Research Highlights: The Use of Sample Pooling Method as a Strategy for Community Screening of Covid-19 Virus

By Zuzanna K. Filutowska – Own work, CC BY-SA 3.0, https://commons.wikimedia.org/w/index.php?curid=29759882

Authors: Khai Lone Lim, Nur Alia Johari, Siew Tung Wong, Loke Tim Khaw, Boon Keat Tan, Kok Keong Chan, Shew Fung Wong, Wan Ling Elaine Chan, Nurul Hanis Ramzi, Patricia Kim Chooi Lim, Sulaiman Lokman Hakim, Kenny Voon

  • The rapid global spread of the coronavirus disease (COVID-19) has caused significant health and socioeconomic burden on affected countries.
  • As positive cases continued to rise in Malaysia, public health laboratories experienced an overwhelming demand for COVID-19 screening.
  • The confirmation of positive cases of COVID-19 has solely been based on the detection of the virus using real-time reverse transcription polymerase chain reaction (qRT-PCR).
  • A real-time reverse transcription–polymerase chain reaction (RT-PCR) assay was developed to rapidly detect the severe acute respiratory syndrome–associated coronavirus (SARS-CoV).
  • The assay, based on multiple primer and probe sets located in different regions of the SARS-CoV genome, could discriminate SARS-CoV from other human and animal coronaviruses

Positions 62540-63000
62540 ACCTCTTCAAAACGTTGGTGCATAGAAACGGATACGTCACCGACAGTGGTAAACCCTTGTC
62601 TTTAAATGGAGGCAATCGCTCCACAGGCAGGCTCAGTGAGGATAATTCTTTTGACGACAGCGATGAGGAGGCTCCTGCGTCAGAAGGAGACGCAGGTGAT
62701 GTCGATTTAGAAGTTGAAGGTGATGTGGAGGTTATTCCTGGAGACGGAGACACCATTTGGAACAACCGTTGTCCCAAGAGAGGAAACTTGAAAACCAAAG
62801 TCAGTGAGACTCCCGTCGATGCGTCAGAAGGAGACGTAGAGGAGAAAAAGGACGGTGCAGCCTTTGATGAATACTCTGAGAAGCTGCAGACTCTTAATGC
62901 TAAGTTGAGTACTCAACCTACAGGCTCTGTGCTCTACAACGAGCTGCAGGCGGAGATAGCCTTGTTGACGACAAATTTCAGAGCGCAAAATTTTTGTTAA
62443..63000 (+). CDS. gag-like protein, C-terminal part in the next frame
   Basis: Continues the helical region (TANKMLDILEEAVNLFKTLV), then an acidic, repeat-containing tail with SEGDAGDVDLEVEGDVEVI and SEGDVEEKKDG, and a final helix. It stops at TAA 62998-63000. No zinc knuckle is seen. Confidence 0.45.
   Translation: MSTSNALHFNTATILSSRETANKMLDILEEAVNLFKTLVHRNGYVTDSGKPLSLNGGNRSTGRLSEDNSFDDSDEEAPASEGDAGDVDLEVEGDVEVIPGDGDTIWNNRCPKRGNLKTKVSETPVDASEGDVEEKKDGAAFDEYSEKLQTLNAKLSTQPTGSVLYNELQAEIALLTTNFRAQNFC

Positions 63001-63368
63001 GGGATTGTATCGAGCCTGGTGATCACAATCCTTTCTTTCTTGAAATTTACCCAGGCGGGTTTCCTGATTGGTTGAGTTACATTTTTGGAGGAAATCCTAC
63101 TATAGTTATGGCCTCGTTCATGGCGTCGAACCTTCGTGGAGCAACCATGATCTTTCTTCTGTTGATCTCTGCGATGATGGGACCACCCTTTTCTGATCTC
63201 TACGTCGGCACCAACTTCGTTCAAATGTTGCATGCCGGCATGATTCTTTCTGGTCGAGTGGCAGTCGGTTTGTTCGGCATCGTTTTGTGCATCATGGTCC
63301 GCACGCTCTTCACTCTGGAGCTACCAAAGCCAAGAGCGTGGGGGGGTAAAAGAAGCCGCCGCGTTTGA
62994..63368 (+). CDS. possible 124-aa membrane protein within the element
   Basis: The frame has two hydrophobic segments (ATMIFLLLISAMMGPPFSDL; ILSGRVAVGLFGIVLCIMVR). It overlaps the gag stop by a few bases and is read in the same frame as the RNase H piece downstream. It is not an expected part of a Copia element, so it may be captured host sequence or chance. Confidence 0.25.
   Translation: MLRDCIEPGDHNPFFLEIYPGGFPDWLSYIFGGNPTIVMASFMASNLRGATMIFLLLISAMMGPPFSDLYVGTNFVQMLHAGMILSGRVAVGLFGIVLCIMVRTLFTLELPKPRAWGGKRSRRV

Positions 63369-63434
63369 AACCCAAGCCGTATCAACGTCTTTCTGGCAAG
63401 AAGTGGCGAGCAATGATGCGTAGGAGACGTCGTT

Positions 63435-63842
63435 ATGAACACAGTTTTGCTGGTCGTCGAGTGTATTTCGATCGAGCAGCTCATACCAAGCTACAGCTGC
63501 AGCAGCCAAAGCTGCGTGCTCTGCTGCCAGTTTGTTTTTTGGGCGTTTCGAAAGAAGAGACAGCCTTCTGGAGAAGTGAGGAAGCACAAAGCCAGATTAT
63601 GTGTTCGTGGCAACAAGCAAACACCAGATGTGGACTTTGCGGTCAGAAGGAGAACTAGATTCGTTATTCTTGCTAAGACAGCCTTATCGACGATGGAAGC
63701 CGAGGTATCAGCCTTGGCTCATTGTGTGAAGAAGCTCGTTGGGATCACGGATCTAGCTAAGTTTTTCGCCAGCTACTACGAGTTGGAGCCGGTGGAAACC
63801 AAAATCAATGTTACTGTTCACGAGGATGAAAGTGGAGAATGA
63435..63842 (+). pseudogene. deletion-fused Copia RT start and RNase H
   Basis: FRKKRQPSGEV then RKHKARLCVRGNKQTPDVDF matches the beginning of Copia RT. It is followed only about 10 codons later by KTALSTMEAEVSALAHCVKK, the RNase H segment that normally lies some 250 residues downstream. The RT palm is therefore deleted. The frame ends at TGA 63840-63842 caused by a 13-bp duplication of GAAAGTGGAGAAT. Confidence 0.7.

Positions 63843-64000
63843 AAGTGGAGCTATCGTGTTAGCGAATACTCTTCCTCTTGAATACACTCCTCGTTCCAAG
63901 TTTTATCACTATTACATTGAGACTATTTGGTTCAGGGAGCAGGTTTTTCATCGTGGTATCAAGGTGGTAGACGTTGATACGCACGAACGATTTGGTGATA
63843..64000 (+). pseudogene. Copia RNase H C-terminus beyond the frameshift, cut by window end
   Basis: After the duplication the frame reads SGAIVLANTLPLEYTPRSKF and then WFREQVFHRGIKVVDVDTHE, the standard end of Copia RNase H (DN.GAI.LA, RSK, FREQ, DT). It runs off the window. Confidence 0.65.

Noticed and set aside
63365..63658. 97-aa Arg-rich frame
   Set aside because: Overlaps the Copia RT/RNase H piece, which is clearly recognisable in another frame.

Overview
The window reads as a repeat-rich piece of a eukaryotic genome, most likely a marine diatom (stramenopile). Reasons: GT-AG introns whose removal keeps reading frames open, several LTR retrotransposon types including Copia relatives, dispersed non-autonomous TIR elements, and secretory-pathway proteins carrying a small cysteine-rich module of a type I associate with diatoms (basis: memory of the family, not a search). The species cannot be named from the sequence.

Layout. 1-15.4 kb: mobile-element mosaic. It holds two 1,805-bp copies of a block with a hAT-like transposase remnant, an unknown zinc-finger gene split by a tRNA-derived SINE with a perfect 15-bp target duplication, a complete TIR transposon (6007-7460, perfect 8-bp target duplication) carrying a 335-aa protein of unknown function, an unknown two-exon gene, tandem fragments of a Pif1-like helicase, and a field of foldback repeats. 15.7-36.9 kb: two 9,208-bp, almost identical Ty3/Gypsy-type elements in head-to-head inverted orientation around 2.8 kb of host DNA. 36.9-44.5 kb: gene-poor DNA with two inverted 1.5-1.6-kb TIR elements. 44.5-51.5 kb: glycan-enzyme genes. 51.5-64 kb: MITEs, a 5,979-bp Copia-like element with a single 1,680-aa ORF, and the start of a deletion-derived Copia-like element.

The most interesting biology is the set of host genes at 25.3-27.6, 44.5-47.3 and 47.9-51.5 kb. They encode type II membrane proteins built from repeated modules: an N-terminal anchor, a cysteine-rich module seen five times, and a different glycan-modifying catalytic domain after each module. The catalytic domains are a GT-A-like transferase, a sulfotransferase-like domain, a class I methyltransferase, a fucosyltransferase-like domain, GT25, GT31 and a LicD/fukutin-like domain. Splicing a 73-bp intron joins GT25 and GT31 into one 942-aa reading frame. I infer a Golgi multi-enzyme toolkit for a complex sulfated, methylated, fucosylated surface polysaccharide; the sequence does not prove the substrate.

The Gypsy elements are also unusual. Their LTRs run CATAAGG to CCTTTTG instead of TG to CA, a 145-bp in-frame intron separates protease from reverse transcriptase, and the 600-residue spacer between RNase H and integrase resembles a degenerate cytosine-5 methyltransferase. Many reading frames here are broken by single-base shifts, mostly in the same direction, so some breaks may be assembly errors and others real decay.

• In efforts to increase the cost-effectiveness and efficiency of COVID-19 screening, the study evaluated the feasibility of pooling clinical swab specimens during nucleic acid extraction without a reduction in sensitivity of qRT-PCR.
  • Pools of 10 specimens were extracted and subsequently tested by qRT-PCR according to the WHO-Charité protocol.
  • The study demonstrated that the sample pooling method showed no loss of sensitivity.
  • The effectiveness of the pooled testing strategy was evaluated on both retrospective and prospective samples, and the results showed a similar detection sensitivity compared to testing individual sample alone.
  • This study demonstrates the convenience of using a pooled testing strategy to increase testing capacity and conserve resources, especially when there is a high demand for disease testing.

Source:

https://doi.org/10.1371/journal.pone.0238417

https://www.ncbi.nlm.nih.gov/pmc/articles/PMC3322901/


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